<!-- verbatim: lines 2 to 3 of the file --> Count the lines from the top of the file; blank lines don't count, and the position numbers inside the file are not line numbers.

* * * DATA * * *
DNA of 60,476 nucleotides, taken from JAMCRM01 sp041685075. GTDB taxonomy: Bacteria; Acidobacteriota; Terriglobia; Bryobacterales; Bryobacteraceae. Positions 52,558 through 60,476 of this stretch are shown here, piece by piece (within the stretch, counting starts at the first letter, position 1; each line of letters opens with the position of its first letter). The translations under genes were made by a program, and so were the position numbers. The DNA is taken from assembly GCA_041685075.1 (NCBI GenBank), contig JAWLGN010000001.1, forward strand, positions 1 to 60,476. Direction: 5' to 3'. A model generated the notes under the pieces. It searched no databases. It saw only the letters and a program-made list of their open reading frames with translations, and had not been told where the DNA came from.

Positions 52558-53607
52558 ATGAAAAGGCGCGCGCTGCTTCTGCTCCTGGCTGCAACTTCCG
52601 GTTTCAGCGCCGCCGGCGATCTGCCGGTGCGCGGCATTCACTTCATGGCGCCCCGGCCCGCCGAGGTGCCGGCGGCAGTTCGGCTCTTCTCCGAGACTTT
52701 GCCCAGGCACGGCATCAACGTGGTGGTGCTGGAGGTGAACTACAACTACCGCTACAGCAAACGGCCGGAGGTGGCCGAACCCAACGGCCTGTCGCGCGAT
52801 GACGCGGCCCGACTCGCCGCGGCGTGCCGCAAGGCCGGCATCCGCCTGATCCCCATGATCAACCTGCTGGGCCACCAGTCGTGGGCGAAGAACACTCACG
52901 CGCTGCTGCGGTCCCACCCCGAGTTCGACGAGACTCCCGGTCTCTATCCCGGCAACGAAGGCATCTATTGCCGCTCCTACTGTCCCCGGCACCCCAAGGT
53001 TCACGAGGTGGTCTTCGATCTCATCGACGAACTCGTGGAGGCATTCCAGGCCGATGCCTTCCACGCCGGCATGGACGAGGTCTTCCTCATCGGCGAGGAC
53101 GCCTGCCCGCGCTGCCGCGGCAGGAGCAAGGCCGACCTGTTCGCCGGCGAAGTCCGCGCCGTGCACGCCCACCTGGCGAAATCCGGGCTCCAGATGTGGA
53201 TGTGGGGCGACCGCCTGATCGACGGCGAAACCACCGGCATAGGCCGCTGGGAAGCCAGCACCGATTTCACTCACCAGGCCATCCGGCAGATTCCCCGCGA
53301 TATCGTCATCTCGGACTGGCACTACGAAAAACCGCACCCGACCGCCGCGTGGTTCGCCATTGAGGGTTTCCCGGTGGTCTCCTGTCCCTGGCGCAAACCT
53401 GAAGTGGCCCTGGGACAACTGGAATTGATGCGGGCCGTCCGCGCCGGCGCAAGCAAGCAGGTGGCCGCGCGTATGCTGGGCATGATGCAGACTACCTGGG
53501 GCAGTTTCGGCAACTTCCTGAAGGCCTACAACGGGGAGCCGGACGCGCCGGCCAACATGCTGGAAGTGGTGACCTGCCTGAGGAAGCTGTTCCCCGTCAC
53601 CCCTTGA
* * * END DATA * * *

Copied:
Positions 52558-53607
52558 ATGAAAAGGCGCGCGCTGCTTCTGCTCCTGGCTGCAACTTCCG